The bad news: if all goes according to plan, bonus numbers, which will be communicated over the next couple weeks, will have you weeping unconsolably at your desk, shrieking "No! Get away from me!" at worried colleagues approaching to offer comfort. The good news: assuming you don't get fired for wiping said tears on Gary Cohn's pant leg when he comes by for a chat, there's nowhere to go from here but up.
As banks prepare to report fourth-quarter results and make final bonus decisions for 2011, total compensation is likely to be the lowest since 2008, when the financial crisis destroyed some firms and left many survivors on government life support...At Goldman Sachs Group Inc., many of the roughly 400 partners can expect to see their 2011 pay cut at least in half from 2010, according to people familiar with the situation. Pay for some employees in the New York company's fixed-income trading business will shrink by 60%, with some workers getting no bonus, these people said. Morgan Stanley is expected to shrink bonuses for some investment bankers and traders by 30% to 40% from 2010, said people familiar with the matter...At Goldman, average compensation per employee would fall 10.7% to $385,000 for 2011 from $431,000 in 2010 if the New York company keeps its payout rate steady in the fourth quarter. In 2007, Goldman employees received an average of $661,000 each, and people throughout the firm are bracing for disappointment. Analysts who follow Goldman expect the securities firm's revenue to fall 23% for 2011 compared with 2010, according to a survey by FactSet Research Systems Inc. For the typical Goldman partner, pay for 2011, including base salary and bonus, is likely to range from $3 million to $6.5 million, according to people familiar with the matter. In better years, payouts have been at least twice as high, these people said.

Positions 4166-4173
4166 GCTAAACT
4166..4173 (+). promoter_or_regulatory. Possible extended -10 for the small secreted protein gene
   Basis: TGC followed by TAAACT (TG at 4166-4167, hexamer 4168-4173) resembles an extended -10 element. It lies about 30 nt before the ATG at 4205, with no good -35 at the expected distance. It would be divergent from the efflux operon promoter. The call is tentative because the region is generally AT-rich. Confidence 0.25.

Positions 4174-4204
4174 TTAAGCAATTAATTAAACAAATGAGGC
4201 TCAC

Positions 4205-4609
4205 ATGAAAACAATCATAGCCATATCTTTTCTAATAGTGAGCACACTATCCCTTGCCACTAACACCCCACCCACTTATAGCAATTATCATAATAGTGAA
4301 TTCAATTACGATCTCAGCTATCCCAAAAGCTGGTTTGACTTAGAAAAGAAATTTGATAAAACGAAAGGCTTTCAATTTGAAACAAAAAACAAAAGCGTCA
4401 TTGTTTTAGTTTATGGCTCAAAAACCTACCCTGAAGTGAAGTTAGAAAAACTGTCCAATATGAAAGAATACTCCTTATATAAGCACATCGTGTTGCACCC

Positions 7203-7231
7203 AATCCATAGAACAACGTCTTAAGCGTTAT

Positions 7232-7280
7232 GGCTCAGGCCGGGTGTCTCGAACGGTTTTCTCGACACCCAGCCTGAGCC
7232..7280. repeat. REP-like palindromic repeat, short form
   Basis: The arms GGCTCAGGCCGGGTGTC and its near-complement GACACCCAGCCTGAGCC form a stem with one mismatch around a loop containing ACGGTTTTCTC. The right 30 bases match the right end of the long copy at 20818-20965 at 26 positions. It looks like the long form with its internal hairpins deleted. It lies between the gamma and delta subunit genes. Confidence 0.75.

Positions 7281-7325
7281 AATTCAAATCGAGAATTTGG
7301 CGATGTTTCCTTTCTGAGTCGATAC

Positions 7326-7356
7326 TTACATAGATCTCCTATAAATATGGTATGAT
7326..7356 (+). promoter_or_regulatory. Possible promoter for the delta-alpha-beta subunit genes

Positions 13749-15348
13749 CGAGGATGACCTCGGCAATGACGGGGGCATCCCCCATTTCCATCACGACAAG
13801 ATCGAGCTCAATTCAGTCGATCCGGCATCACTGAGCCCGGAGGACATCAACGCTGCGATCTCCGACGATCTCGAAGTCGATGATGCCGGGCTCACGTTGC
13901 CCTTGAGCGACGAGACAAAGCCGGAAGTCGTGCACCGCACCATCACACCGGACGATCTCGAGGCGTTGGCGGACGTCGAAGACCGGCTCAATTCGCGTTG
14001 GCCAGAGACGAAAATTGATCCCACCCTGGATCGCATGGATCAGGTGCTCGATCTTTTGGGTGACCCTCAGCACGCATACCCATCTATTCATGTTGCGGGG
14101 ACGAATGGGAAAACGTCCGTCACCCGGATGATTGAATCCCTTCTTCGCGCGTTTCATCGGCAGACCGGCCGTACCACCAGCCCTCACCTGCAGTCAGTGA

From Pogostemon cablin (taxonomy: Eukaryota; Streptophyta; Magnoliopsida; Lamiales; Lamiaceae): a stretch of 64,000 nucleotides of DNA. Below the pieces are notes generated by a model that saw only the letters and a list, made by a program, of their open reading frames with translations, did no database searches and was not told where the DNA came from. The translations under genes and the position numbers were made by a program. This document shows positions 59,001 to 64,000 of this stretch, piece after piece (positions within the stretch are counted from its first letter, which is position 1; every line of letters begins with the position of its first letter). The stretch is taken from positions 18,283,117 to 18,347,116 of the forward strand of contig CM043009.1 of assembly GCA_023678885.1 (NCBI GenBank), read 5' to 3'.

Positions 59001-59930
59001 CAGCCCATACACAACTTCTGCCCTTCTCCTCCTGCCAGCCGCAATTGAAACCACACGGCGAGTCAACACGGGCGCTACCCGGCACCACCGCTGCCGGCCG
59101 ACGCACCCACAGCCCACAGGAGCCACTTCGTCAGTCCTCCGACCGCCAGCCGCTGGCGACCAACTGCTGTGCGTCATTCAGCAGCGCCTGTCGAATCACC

One bright spot this year could be bonuses given out in stock. The stock-price slide that battered most financial firms in 2011, wiping out $295 billion in market capitalization from the 34 companies in the Journal's analysis, means that stock-based bonuses about to be doled out will be cheap compared with previous years. That could mean a big windfall down the road for employees if financial firms' stocks climb.
Ergo, if you wanna spend the next few weeks leading up to the pricing date for your stock/option/RSU awards informing bank analysts, CNBC talking heads and various passersby who'll run with it that "THIS SHIP IS SINKING" and "I don't have much time to chat but I wanted to let you know that our balance sheet is completely made up; our CFO, [fill in name here], selects random bar code numbers in place of the true horror story that will soon engulf this cesspool and consign it to the scrap heap of corporate history" and "I spend my days swimming against an endless tide of ineptitude (not to mention a constant barrage of same-sex harassment by [insert name of CEO here])," no one's gonna stop ya.